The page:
Original Article DOI : 10.7860/JCDR/2013/4454.2779
Year : 2013 | Month : Feb | Volume : 07 | Issue : 2 Page : 389 - 394

Comparative Evaluation of Gingival Depigmentation using Tetrafluoroethane Cryosurgery and Gingival Abrasion Technique: Two Years Follow Up

Santhosh Kumar1, G. Subraya Bhat2, K. Mahalinga Bhat3

1 Assistant Professor, Department of Periodontics, MCODS, Manipal University, Manipal-576104, India.
2 Professor and Head, Department of Periodontics, MCODS, Manipal University, Manipal-576104, India.
3 Professor, Department of Periodontics, MCODS, Manipal University, Manipal-576104, India.

NAME, ADDRESS, E-MAIL ID OF THE CORRESPONDING AUTHOR: D . Santhosh Kumar, Assistant Professor, Department of Periodontics MCODS, Manipal University, Manipal-576104 Udupi District, Karnataka, India.
Phone: +919741968550
E-mail: drsanthoshkumar@gmail.com

Objective: A comparative evaluation of the gingival depigmentation by using Tetrafluoroethane cryosurgery and the gingival abrasion technique – 2 years of follow up.

Material and Methods: Ten systemically healthy patients who were aged 18 to 36 years were selected for the study. Tetrafluoroethane was used for the cryosurgical depigmentation and the gingival abrasion technique used a coarse flame shaped bur. The presence or absence of pigmentation was tabulated, based on the GPI (Gingival Pigmentation Index). For the statistical analysis, Freidman’s test was used.

Results: The keratinization was completed within a week after the application of the cryogen and about 10 days after the gingival abrasion technique was done. The statistical analysis which was done after 90th, 180th days and 2 years. The p-value which was obtained (p<.001) showed the superiority of cryosurgery over the gingival abrasion. During the follow up period, no side effects were seen for both the techniques and the improved aesthetics was maintained upto 2 years.

Conclusion: The use of cryogen Tetrafluoroethane is easy, practical and inexpensive as compared to gingival abrasion, due to its high rate of recurrence. Hence, it is more acceptable to the patients and the operator. Further studies are needed to assess the long term effectiveness of the cryosurgical method of depigmentation.


The aesthetic needs of the patients are increasing day by day. Each and every patient wants a beautiful smile. To achieve this, not only the teeth but also the gingiva plays an important role. Gingival depigmentation as an aesthetic procedure, improves the smile and the overall appearance of an individual. The colour of the pigmented gingiva varies from light to dark brown or black. The skin tone, texture and colour differ in various races and regions [14]. The pigmentation of the gingiva, when it is not related to the skin complexion, is a dampening factor in an otherwise acceptable smile window.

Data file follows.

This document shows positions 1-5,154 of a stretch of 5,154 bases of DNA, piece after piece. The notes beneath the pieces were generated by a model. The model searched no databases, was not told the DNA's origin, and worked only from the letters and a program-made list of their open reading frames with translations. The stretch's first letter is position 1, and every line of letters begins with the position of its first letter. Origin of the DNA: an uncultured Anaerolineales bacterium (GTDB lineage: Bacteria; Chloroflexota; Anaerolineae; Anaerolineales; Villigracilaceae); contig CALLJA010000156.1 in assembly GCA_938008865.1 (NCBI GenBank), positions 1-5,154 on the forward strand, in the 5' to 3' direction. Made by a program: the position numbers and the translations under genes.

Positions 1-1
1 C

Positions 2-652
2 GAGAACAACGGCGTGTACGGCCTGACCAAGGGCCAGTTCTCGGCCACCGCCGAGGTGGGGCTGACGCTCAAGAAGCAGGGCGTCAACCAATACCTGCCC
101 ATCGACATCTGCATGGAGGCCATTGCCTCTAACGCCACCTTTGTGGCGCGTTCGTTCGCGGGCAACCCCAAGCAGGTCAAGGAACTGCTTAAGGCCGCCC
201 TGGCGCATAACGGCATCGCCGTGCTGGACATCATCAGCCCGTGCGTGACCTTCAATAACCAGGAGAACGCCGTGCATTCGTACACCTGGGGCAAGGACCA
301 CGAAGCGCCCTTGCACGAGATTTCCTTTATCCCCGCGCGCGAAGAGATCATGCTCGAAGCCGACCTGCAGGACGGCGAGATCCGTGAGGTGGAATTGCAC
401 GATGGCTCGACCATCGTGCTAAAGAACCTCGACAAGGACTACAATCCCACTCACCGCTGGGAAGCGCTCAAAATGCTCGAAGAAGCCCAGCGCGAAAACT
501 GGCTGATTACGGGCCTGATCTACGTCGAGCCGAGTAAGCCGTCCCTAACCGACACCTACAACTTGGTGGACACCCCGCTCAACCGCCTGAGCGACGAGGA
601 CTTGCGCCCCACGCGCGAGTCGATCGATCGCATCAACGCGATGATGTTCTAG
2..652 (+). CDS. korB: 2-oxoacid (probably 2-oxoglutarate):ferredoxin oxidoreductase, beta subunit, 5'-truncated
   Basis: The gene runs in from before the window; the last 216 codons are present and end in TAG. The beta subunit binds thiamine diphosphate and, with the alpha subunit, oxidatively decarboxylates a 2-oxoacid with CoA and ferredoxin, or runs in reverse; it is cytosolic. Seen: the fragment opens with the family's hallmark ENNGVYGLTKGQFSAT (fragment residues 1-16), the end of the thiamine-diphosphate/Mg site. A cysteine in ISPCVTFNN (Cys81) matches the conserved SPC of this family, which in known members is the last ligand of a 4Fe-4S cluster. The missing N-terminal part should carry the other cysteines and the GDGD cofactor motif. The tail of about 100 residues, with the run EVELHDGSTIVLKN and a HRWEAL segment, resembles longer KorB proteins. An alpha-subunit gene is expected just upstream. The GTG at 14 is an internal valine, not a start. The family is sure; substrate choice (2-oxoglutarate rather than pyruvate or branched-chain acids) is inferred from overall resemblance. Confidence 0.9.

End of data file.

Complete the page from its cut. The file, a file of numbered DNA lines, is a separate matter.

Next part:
The discolouration of the gingiva may be due to a wide variety of lesions and conditions. It may range from physiologic reasons (e.g. racial pigmentation) to manifestations of systemic illnesses (e.g. Addison’s disease) to malignant neoplasms (e.g. melanoma and Kaposi’s sarcoma). It is essential to understand the cause of a mucosal pigmentation before planning the treatment of such lesion [5]. The physiological gingival melanin hyperpigmentation usually does not present as a medical problem, but the patients may complain that their black gums are unaesthetic. This problem is aggravated in the patients with a “gummy smile” or an excessive gingival display while they smile or talk [6].

In 1951 [3], an attempt was made to burn out the pigmented gingiva by using phenol and alcohol. But the attempt was futile in completely eliminating the pigments and the gingival repigmentation and the depth was difficult to control. Several other attempts were carried out to depigment the gingiva, which ranged from surgical methods [7] to gingival abrasion. Laser ablation of the gingival depigmentation has been recognized to be effective, pleasant and reliable, but it also has its own disadvantages of a delayed wound healing, thermal damage, deep penetration and the comparably high costs of the procedure [8].

The physical and chemical changes which are induced by freezing lead to cell destruction and tissue death. Most of the vital tissues freeze at approximately – 2 degree Celsius and ultra low temperatures of less than – 20 degree Celsius result in total cell death [9,10]. The apparatus which was used to generate a cryogenic temperature for surgical use over the past 130 yrs reflected the technology which was available at that time. A mixture of salt ice was used originally by Arnott in his pioneering work in 1851. A cryoprobe with a cooling agent did not appear until the 1950s, when a mixture of solid CO2 and water was used to provide a cooling source. The liquid nitrogen cryoprobe did not come into use until Cooper’s study was done in the early 1960s. Later in that decade, the high pressure type of cryoprobe which utilized a joule Thompson expansion came into use. The high pressure cryoprobe and the liquid nitrogen spray form the bulk of the equipment today [10,1].